Nowadays, everyone wins awards because there are so many new organizations trying to become the next big thing. There are very few that have been industry greats for years and really hold their name to a high standard, MyWed is one of them (along with WPPI, Fearless Photographers, SLR Lounge, to make a few). I have gotten quite a few Editor’s Choice picks from them but I just received my first award.
This was from a wedding I took nearly four years ago. I guess sometimes when you just know that you’ve got something good going, you gotta stick with it!
A big shoutout to Angell Liu for always being an amazing make up artist to work with!
What do you think of this pic? Let me know your thoughts in the comments below!
Just a quick note to drop today to let you guys know that I won my first Fearless Photo of the Day award! Now these are different from regular Fearless awards as this full collection is curated by the Founder and Director of Fearless, Huy Nguyen. What an honour it is to have something selected by someone of his calibre!
This was a photo I took of Sinthubairavy and Shindujan at their engagement shoot in San Fransicsco. There are so many great photos from their shoot that I’ve yet to share. I smell a featured e-shoot coming soon!
We’re here today with Karen & Sumeet’s extravagant wedding. When thinking of all of their events, a few words come to mind: stylish, luxe, lavish, stunning. They are an extremely tasteful couple but they also luck out from being directly related to some industry bests. Karen’s sister is none other than the fashionista behind Zardozi couture and her cousin is Baljit from Baljit Gill Artistry - clearly a super talented family. From the Sangeets to the wedding to the reception, it was a feast for the eyes! Not only was the whole affair completely drenched in a regal vibe, but Karen herself is a queen! Take a look at her in all the pics and you try to tell me otherwise! Enjoy!
Hope you enjoyed their photos. If you did, please leave a comment below with what your favourite photo was, and don't forget to SUBSCRIBE to our blog!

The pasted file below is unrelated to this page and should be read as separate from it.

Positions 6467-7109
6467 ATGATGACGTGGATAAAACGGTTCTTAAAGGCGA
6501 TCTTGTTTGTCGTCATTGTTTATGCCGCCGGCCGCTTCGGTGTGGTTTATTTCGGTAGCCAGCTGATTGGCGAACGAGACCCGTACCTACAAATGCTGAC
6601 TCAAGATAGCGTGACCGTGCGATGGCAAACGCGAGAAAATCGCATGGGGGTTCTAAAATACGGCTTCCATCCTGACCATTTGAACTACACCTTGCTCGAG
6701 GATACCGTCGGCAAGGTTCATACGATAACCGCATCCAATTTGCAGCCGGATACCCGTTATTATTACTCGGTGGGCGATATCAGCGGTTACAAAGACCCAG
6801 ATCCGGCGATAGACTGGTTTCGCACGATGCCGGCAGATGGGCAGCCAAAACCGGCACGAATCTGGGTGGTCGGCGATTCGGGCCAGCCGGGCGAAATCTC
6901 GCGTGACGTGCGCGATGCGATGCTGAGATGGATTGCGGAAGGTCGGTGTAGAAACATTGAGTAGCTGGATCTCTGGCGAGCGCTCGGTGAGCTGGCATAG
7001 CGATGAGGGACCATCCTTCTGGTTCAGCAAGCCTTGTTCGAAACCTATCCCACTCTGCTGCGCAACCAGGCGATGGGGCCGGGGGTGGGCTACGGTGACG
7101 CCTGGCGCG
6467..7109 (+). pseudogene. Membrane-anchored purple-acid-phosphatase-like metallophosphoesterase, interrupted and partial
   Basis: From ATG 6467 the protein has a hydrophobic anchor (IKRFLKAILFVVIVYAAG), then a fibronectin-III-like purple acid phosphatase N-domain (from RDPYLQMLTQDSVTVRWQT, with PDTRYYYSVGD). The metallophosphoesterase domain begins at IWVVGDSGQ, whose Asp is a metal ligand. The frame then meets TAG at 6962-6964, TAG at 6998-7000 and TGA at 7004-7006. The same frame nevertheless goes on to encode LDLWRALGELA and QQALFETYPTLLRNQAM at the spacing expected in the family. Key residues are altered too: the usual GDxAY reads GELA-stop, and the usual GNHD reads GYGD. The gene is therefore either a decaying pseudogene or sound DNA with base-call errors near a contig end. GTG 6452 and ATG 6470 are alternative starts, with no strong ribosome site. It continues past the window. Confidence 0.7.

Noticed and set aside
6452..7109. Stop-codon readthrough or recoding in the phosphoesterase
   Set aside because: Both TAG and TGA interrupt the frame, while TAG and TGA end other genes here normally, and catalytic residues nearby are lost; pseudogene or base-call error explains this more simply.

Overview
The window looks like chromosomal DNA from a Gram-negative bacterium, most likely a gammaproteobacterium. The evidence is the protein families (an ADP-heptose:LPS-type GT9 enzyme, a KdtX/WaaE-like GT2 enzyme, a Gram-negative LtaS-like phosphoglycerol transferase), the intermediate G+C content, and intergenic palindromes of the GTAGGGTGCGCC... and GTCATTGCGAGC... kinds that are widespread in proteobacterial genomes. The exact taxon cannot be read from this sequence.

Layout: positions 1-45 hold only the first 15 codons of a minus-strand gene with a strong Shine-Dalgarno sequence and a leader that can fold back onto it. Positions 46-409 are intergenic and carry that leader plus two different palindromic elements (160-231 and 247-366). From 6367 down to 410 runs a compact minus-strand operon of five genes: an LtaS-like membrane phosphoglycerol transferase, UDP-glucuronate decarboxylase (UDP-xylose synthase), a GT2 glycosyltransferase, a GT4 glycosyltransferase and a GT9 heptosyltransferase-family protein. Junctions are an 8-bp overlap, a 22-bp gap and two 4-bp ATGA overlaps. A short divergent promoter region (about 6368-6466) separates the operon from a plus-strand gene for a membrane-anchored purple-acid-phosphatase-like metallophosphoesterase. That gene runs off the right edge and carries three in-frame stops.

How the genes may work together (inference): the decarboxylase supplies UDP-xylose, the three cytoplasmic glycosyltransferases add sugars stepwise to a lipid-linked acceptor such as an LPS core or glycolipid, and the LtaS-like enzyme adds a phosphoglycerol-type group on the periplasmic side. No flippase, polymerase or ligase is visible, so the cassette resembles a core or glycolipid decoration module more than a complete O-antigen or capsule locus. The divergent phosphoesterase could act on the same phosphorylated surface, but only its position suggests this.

Be back soon!
Bride Sangeet Team
Bride MUAH: Beauty by BU
Bride Wedding outfit: Zardozi Couture
Bride jewelry: Zardozi Couture
Bride shoes: Jimmy Choo
Bride Hair Florals: Anandas
Decor: Diya Décor
Musicians/DJ: DJ EM - Frequency Entertainment
Venue: Verdi Convention Centre
Wedding MUAH: Baljit Gill Artistry & Xpressions Studio
Mehndhi: Sonia's Henna Art
Bride Wedding outfit(s): Zardozi Couture
Bride jewelry: Zardozi Couture
Matha Pati and Naath: Xpressions Jewelry
Bride shoes: Jimmy Choo
Bride Veil: Zardozi Couture
Bride Hair Florals: Anandas
Groom outfit, shoes and accessories: Zardozi Couture
Bridesmaids outfits: Zardozi Couture
Engagement/Wedding rings: Cartier
Florist (bouquet & garlands): Bloomen
Band Baja: Rahul the Dhol Guy
Wedding Venue: Shromani Sikh Sangat
Horse & Carriage: Caledon Horse & Carriage
Doves: Dove Release Toronto
Home backdrop decor: Lush Decor
Reception MUAH: Xpressions Studio
Reception decor: Diya Decor (everything besides listed below)
Red Flower Walls and Ornate gates for stage: Xclusive Designs
Bride Reception outfits: Zardozi Couture
Groom Reception outfit, shoes and accessories: Burberry
Dance floor decal: Marquee Design
Heart shape photo booth in lobby Pink Petals
Cake: Something Sweet Bakery
Entertainment: TDC entertainment
Band Baja: Rahul The Dhol Guy
Magician: J’s Magic
Singer: Deep Jandu
DJ: Official DJ EM - Frequency Entertainment
Reception Venue: The Venetian Banquet & Hospitality Centre
Tanya here with my first tips post on the IbA Blog. Now, for a bit of context: Annu and I complement each other in a lot of ways, we balance each other out. Where I like to be organized, he's more go-with-the-flow. Where he's a movie buff, I like TV shows more. Where I'm sorru-curry (aka rice and curry), he's a roti kinda guy. And when it comes to clients, he's the nice guy, and I'm tough love. I say the things that you may not want to hear but are always in your best interest - I'm not always the greatest at sugar coating either. So keep that in mind when reading my stuff - it's all done out of love :)
With that being said, I bring to you some tips to help you plan your engagement shoot (there are many more, I'll probably have to make at least another post).
1. Be mentally prepared – it is going to be a long day. A VERY long day. Most people don’t realize that for each final photo you see online, there are scores of the same pose, altered in slightly different ways and taken from different angles and different light settings. Though engagement shoots are very fun and memorable, they can be tiring as well. Make sure to have a good mindset and attitude going into it!
2. Keeping Tip #1 in mind… SLEEP! A good night’s rest is so important to help you last through your engagement shoot. Have everything laid out about 2-3 days ahead of time so all you have to do the day before is run through the things you’ve set aside and make sure you didn’t forget anything.
3. Also in reference to Tip #1… EAT! It’s going to be a long day. Don’t starve yourself in the morning because you don’t want a little cushion that can come with a hearty meal. Eat well and be energized. Trust us – if it matters that much to you, it is f